Cartoon image that reads “Being a good communicator is your killer app”.
You’ve decided that you need to find an internship or a full-time job, but where do you start? Many people go right to job boards, trying to muddle through a sea of semi-relevant postings. You might find one useful posting for every 20 that aren’t helpful.
“None of these postings sound like something I want to do.”
“This one requires more experience than I have; this one I’m overqualified for.”
“All of these seem vaguely interesting, but I don’t know how to narrow it down.”
Here’s a tip to save you some effort: going straight to job boards, or spending too much time looking at them, is one of the easiest ways to waste time in your job search. Job boards will serve some purpose in your search, but here are three things you should consider before diving in:
It’s hard to know what to look for, or how well you qualify for a position, if you haven’t taken some time to reflect on what you actually want, or understand what you bring to the table as a candidate. For most people, neither of these things is easy to realize or readily apparent. Careful consideration of your skills, interests, and background — your story — is an important step to take when you start to think about your job search.
Sometimes job postings use cryptic language, or don’t give you much information to go on. Other times, you think you qualify for a position, but aren’t totally confident that you understand what they’re looking for. Reaching out to all your communities — family & friends, former co-workers, UM alumni, and even your friendly neighborhood career center — can provide an opportunity to get those sorts of questions answered. In fact, with UCAN (our new University Career Alumni Network), you can search for and connect with U-M alumni who have volunteered to chat with current students about all things career-related!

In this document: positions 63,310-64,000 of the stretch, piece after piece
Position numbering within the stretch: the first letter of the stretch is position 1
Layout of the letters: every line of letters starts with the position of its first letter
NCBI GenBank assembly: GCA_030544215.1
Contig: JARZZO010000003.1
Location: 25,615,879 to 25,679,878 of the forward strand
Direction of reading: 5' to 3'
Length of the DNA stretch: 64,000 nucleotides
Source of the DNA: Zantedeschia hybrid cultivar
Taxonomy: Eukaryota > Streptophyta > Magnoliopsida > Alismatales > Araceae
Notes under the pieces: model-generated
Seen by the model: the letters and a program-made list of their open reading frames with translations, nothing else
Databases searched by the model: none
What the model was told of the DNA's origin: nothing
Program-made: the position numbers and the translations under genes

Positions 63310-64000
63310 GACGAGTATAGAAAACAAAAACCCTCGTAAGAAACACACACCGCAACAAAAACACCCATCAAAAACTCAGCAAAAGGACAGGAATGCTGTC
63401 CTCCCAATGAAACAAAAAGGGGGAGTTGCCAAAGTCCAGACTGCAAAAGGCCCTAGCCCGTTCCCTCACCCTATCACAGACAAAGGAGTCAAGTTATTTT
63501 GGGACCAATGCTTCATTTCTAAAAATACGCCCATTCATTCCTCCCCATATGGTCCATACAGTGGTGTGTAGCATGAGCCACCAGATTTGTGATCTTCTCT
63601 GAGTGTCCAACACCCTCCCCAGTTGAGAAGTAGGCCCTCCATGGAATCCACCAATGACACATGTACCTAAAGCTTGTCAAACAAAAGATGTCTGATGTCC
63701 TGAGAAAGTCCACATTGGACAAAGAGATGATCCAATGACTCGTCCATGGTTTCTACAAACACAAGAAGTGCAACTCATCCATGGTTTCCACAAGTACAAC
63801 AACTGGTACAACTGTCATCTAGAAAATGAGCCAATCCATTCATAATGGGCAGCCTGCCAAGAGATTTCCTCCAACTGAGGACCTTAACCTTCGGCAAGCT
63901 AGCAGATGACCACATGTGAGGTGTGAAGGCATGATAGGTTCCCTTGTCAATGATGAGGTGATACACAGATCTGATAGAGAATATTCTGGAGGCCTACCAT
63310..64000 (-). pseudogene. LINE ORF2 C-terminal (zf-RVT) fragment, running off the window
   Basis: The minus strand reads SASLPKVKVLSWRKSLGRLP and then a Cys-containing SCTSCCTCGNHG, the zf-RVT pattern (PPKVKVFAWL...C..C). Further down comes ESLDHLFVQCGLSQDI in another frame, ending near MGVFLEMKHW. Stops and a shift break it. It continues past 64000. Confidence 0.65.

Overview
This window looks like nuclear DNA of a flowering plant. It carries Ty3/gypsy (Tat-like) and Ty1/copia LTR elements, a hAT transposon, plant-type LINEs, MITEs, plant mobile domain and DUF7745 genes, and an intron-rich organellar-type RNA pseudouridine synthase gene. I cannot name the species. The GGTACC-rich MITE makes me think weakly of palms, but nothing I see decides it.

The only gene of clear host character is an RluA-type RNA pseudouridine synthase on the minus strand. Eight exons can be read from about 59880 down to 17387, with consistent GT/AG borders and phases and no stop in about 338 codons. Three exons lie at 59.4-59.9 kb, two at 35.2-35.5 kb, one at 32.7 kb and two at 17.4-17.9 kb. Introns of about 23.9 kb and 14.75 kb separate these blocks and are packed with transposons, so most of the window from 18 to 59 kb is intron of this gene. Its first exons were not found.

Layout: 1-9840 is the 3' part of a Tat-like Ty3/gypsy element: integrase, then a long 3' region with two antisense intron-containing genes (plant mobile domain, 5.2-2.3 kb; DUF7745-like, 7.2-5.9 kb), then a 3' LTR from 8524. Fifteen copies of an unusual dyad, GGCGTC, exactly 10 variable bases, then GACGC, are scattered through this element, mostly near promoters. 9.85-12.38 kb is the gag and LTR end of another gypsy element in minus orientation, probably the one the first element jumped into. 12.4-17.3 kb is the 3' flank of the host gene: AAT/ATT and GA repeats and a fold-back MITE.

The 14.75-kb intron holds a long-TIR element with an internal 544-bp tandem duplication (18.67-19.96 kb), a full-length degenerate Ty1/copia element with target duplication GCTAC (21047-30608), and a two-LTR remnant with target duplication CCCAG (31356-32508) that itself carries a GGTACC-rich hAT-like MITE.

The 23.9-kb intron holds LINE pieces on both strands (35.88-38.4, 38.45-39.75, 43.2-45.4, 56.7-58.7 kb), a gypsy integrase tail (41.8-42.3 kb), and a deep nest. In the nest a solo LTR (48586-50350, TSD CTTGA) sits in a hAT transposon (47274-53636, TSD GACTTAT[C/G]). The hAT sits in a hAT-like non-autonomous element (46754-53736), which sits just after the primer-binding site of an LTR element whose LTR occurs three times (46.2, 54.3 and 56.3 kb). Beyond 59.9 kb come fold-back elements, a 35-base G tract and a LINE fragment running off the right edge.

You might already have a resume, but that’s only part of the equation. Whether you’re talking about a resume, a cover letter, or the way you describe yourself in an interview, it’s helpful to focus in on the things that your audience most wants to hear. Don’t take an approach where you tell them everything that could possibly be relevant; throwing everything at the wall and hoping that something sticks is not a viable plan. It’s important to carefully consider what you are (and are not) presenting to an employer, in addition to how you are presenting it.
This only scratches the surface of what it means to consider your story, your community, and your presentation. These three components make up the i•Plan, our framework for helping you prepare for a successful career beyond Michigan. Our career coaches are available to help you think about your progress with the i•Plan, knowing where to start, and how to best spend your time in your job search. Happy hunting!